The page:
August 27, 2020
Innovation of the Month:
Focus on Reducing Rural Roadway Departures
Last week, we discussed the systemic approach, which identifies and prioritizes locations across a network for safety improvements. The final Focus on Reducing Rural Roadway Departures (FoRRRwD) pillar we will discuss is Safety Action Plans.
Remember—30 people die each day in rural roadway departures, and over 40 percent of those deaths happen off the State system. This means that local agencies must work alongside departments of transportation to help save these lives.
Local road safety plans (LRSPs), one form of safety action plans, are a data-driven way to prioritize safety activities and improvements and justify agency investment decisions. LRSPs are scalable and can be modified for any level of available data and expertise. LRSPs involve stakeholders from the 5Es of traffic safety: engineering, enforcement, emergency medical services, education, and everyone else. Like State Strategic Highway Safety Plans, the LRSPs include a vision and mission component, helping all entities, including elected officials, rally around a shared vision, such as helping residents they serve get home safely.
In California, 62 percent of fatal crashes occur on locally-owned roads. The California Department of Transportation (Caltrans) Office of Local Assistance has assisted local agencies in the development of systemic safety analysis reports since 2016. However, Caltrans realized that more could be gained from a holistic approach by developing LRSPs. To encourage LRSP development, Caltrans hosted two in-state peer exchanges, and conducted several webinars that reached hundreds of local agencies. Caltrans also provides funding to develop LRSPs. A California agency with a completed LRSP that submits a project application through the 2020 Local Highway Safety Improvement Program (HSIP) will be awarded "bonus points" during the selection process. In the next Local HSIP funding cycle (2022), Caltrans will require agencies to have an LRSP to be eligible to submit a project application.
If your agency is interested in creating its own LSRP, please contact Cate Satterfield with the FHWA Office of Safety or Dick Albin with the FHWA Resource Center. Also keep an eye out for the FHWA LSRP Do-It-Yourself website coming in September. This site will walk through the steps of developing a LRSP and include tutorials, tips, resources and examples in video and print format.
Using Road Weather Data and Tools for Flood Prediction and Preparation
The increase of significant flood events is moving agencies to find opportunities to use data and tools for flood prediction and preparation.
In March 2019, a major flood event hit the Missouri River basin. To prepare, the Missouri DOT (MoDOT) actively used river gauge and hydrograph predictions from the National Oceanic and Atmospheric Administration (NOAA) and National Weather Service (NWS) to plan for closures. NOAA hydrograph information contains details, such as water levels, that will impact downstream bridges. This information was available to MoDOT supervisors on their mobile devices, which helped staff understand when water was being released from upstream dams, and where to position equipment and staff, to keep roads open for as long as possible before floodwaters crossed a road.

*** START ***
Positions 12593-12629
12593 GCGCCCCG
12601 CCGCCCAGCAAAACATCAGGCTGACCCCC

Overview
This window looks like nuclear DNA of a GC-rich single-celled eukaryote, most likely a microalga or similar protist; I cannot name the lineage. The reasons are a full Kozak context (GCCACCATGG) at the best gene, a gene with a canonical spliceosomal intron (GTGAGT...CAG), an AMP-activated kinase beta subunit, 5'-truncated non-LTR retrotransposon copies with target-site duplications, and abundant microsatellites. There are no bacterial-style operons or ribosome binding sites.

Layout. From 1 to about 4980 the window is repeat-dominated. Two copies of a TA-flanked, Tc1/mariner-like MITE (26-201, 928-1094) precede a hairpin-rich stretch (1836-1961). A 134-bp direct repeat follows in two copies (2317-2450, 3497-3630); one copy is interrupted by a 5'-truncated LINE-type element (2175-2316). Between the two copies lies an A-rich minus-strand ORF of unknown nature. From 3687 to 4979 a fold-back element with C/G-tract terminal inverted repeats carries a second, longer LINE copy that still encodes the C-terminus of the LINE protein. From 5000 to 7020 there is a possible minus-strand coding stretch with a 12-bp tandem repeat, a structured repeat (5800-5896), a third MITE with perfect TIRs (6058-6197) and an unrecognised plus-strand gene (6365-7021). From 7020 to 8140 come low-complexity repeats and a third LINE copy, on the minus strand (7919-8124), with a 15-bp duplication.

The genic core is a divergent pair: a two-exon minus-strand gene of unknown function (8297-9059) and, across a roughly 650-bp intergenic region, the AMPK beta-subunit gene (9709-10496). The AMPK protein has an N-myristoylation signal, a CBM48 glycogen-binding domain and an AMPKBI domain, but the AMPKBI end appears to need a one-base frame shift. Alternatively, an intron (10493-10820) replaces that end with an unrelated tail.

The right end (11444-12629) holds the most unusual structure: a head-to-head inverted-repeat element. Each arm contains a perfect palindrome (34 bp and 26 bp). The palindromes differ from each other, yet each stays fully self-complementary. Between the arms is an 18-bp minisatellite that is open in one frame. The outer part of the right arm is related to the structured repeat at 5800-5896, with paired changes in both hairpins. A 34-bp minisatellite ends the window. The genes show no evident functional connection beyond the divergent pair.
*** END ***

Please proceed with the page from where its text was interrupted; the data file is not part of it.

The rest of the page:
During the same flooding event, Iowa DOT used a 2D hydraulic model called TUFLOW to determine the flood stages and velocities along the entire 50 river miles of the Missouri River. This information provided forecasting, assessment, and response information as the U.S. Army Corps of Engineers temporarily repaired the State's damaged levee system. Hydraulic modeling also provided detailed information for emergency relief betterment analysis to improve resiliency options for DOT infrastructure.
For additional information and publications on weather responsive management strategies (WRMS), check out the WRMS Toolkit. To learn more about how you can implement WRMS in your agency, contact David Johnson, EDC-5 team lead.
Florida Engineers Bring Their A-GaME for Bridge Replacement
Advanced Geotechnical Methods in Exploration (A-GaME) techniques helped designers understand and address subsurface conditions that had caused bridge foundation problems since the 1980s. The Choctawhatchee Bay Bridge in Florida is a 2.5-mile crossing over a sensitive marine environment with a history of frequent storm damage and erosion. The structure encountered deep foundation construction challenges, and experienced ongoing settlement in its causeway.
When it was time to replace the bridge, extensive site characterization was needed to understand subsurface conditions and provide recommendations for a new structure that were safe, long-lasting, and environmentally responsible.
Seismic data and strategically placed cone penetration testing and dilatometer tests provided a refined subsurface model for analysis and design. The improved site characterization revealed why features of the project were behaving the way they were, helped explain the ongoing settlement issues, and provided a roadmap for driving structural pile foundations for the new bridge.
To learn more about how to incorporate proven, innovative geotechnical methods like these into your site characterization plans, contact Ben Rivers of the FHWA Resource Center or Silas Nichols of the FHWA Office of Infrastructure.
Every Day Counts, a State-based program of the Federal Highway Administration’s Center for Accelerating Innovation, works with State, local, and private sector partners to encourage the adoption of proven technologies and innovations to shorten and enhance project delivery.